Jump to content
Peninha

Where you are makes a difference?

Recommended Posts

Sure that where we are (learning French in France for example) makes a difference regarding the language we are learning, but do you think that is only the speaking part that is made easier or the reading and writing as well?

Share this post


Link to post
Share on other sites

Everything gets easier when you're surrounded by native speakers of the language you're trying to learn. Also if you're in the country where everyone uses the language, you will make a much better progress than being somewhere else. That includes listening, reading and talking in that language all the time and surely that's the best way to improve in every aspect. I think reading and writing would go easier that way as well because you'll always be reading titles and advertisements in that language all around you.

Share this post


Link to post
Share on other sites

Being exposed to a language is definately the best way to learn, and surely the same would go with writing and reading aswell. Unless you were studying an asian language and knew no characters whatsoever that is...

It would probably be possible to learn anyway, but considering there are several thousand of characters in Japanese/Chinease, it would probably not be possible to learn their writing system just by living there. If it's a country that uses letters that you are familiar with however, I think it could be possible. Eventually you would make the connection between the spoken word and the script, and it would thus all connect. All parts of a language are connected, reading/listening/speaking/writing, are all connected. Learning to do one of them will help you out in the other ones aswell. I'm personally focusing only on passive knowledge in japanese (reading/listening), but even so: I still learn some writing and speaking, even if i do not try to do so. It's because it's just so that, you would have to actively try not to learn how to do the other things to not learn atleast some of them.

Share this post


Link to post
Share on other sites

I tend to think it matters a fair bit where you live. If you are learning Swahili then I suppose it would most certainly be easier to learn if you lived with people's in Africa that spoke Swahili.  It's the same with learning Sign Language from any part of the world. If you immerse yourself into Deaf Culture then you will learn the language more fluently.

Also, one thing I learned very quickly is if you do not use the new language often then you will forget it. If you don't use it you'll lose it.  :wink:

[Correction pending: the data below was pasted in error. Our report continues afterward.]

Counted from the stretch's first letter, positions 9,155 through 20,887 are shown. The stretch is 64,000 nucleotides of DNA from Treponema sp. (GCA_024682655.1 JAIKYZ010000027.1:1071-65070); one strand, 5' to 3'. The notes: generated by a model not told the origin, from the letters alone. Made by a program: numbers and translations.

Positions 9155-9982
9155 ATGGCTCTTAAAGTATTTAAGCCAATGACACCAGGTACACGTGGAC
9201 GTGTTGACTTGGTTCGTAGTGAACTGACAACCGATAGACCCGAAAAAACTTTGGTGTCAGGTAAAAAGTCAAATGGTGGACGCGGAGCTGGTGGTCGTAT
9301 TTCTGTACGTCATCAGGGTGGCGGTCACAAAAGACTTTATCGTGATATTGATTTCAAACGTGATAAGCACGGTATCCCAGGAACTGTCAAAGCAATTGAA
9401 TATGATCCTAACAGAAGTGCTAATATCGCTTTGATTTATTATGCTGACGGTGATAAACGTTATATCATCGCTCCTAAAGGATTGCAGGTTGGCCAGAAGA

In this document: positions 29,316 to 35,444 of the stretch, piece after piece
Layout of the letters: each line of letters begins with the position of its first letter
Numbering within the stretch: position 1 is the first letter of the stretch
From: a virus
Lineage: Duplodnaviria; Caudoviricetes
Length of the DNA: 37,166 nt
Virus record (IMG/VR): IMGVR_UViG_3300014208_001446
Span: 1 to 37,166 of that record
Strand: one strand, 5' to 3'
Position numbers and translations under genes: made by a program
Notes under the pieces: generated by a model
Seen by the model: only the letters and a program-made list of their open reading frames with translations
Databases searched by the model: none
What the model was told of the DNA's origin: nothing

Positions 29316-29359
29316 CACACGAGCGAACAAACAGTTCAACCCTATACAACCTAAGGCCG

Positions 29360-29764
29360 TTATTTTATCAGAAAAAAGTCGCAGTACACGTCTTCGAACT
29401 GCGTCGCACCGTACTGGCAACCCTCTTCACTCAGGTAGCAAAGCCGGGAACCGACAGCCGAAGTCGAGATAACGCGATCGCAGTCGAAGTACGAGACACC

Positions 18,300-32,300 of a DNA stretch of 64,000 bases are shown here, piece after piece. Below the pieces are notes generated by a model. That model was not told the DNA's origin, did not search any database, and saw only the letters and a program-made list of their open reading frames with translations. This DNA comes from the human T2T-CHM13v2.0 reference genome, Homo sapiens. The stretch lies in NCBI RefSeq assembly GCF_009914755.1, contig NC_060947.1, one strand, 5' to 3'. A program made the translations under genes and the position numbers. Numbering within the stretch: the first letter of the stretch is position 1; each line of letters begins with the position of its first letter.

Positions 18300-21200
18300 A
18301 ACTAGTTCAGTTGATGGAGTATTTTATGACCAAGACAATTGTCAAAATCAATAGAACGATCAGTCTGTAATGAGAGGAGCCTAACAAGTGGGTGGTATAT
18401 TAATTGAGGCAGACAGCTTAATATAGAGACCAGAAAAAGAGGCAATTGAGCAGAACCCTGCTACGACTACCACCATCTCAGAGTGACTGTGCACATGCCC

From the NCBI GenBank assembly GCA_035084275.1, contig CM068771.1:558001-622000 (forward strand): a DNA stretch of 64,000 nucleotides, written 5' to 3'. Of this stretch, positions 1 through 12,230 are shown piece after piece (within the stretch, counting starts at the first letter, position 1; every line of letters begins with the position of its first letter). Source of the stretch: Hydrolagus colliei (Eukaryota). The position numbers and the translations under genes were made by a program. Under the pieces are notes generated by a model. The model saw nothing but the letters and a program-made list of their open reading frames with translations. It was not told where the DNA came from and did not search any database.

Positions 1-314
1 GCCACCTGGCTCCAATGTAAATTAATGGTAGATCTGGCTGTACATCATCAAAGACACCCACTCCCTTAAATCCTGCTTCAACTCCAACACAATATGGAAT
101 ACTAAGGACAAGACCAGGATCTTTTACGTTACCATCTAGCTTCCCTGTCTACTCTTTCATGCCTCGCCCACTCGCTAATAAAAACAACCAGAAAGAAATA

Share this post


Link to post
Share on other sites

I totally agree that it helps a lot to hear the language being spoken in order to learn faster.  That's why being in the place of the language actually is useful.  I think it would influence all (reading, writing, speaking, listening) mainly because you gain more familiarity as compared to when you are not staying in that place.  Familiarity is the most important factor, plus a good level of practice.

Share this post


Link to post
Share on other sites

I certainly think that where you are does make a difference. One would definitely learn more quickly from being around others that speak the language you are learning. However, I think that reading and writing would still need a lot of attention.

Share this post


Link to post
Share on other sites

Yeah, I bet that learning dutch in Holland is easier.  I actually didn't find the language any easier to learn when I was there, I thought it was so hard!  Hearing people speak dutch... made me shiver.  But I bet that if  take a course over there and get to hear it and practice it on a daily basis... that will surely make a difference for me :) 

I will have to wait to see for sure tho :)  I'm sure learning another language is way easier when the person gets to be in the country where said language is spoken.  Sadly not many people have that choice. In the end what really counts is the passion and interest of the person to learn the language :)

Share this post


Link to post
Share on other sites

As others have pointed out, it definitely helps you learn the language a lot easier if you are immersed in a region where it is spoken as a first language. I think that being immersed helps with all aspects of the language learning process. Your reading is improved by reading and seeing the language on shop signs, in the newspapers, on the television. Your speaking is improved by being forced to converse with others and to be around others who are constantly speaking the language. And finally, your writing would also be improved as you'd likely have to write in the language if you were in the country it was spoken.

When I traveled to Italy on a school trip, I found that in just the short two weeks that I was there, I had already learned as much, if not more, than what I learned in the few months prior to the trip that I was learning Italian. Unfortunately I never maintained my Italian and it's fallen by the wayside, but going to the country it was spoken was extremely helpful.

Share this post


Link to post
Share on other sites

If I have the cash, I'd be more than willing to spend time in a country using the language I want to learn. I agree with the others that learning with native speakers is one of the best ways to learn the language (both in terms of speaking and writing).

Sure, adapting into the culture will be hard, but it'd be a good way to learn the origins of the language, why the language is spoken that way, and even relate the language into the culture. Being exposed to people who speak the things you want to learn all the time is a nice way to 1.) see how things are pronounced, 2.) see the flow of the language, 3.) study the expressions and the gestures when speaking with others; as in, basic things that wouldn't make a difference in other places, but are really important to understand the language in that certain place.

Share this post


Link to post
Share on other sites

I just read a post from g2narat saying she was in the country and that she learned the language in two months, so I guess that says it all, it makes a huge difference because we are learning 24 by 24 and not just a couple of hours per day.

Share this post


Link to post
Share on other sites

I'm inclined to believe that being fully immersed in that country makes a difference in every aspect of learning that language.

Having been in Taiwan for about a month, I really feel that helped improve not only my Chinese speaking abilities, but also my writing and reading, simply because I saw the language everywhere I went, and those skills were forced to be in use every day.